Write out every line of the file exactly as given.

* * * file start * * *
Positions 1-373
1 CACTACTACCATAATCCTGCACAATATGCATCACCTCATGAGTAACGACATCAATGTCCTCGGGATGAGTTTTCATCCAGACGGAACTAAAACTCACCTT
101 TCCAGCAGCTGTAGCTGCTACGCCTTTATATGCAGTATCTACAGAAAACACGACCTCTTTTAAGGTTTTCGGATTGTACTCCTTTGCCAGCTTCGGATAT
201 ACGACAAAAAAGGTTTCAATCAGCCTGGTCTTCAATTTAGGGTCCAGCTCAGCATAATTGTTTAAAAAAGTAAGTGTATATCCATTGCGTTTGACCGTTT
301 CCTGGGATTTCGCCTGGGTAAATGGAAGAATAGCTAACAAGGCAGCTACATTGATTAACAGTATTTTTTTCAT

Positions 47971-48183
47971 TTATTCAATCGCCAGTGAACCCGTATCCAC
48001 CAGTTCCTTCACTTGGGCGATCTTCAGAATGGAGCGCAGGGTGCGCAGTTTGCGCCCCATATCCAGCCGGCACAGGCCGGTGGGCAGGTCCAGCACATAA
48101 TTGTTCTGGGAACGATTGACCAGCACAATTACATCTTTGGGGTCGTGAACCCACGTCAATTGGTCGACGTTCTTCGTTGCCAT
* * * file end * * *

Positions 1-373
1 CACTACTACCATAATCCTGCACAATATGCATCACCTCATGAGTAACGACATCAATGTCCTCGGGATGAGTTTTCATCCAGACGGAACTAAAACTCACCTT
101 TCCAGCAGCTGTAGCTGCTACGCCTTTATATGCAGTATCTACAGAAAACACGACCTCTTTTAAGGTTTTCGGATTGTACTCCTTTGCCAGCTTCGGATAT
201 ACGACAAAAAAGGTTTCAATCAGCCTGGTCTTCAATTTAGGGTCCAGCTCAGCATAATTGTTTAAAAAAGTAAGTGTATATCCATTGCGTTTGACCGTTT
301 CCTGGGATTTCGCCTGGGTAAATGGAAGAATAGCTAACAAGGCAGCTACATTGATTAACAGTATTTTTTTCAT

Positions 47971-48183
47971 TTATTCAATCGCCAGTGAACCCGTATCCAC
48001 CAGTTCCTTCACTTGGGCGATCTTCAGAATGGAGCGCAGGGTGCGCAGTTTGCGCCCCATATCCAGCCGGCACAGGCCGGTGGGCAGGTCCAGCACATAA
48101 TTGTTCTGGGAACGATTGACCAGCACAATTACATCTTTGGGGTCGTGAACCCACGTCAATTGGTCGACGTTCTTCGTTGCCAT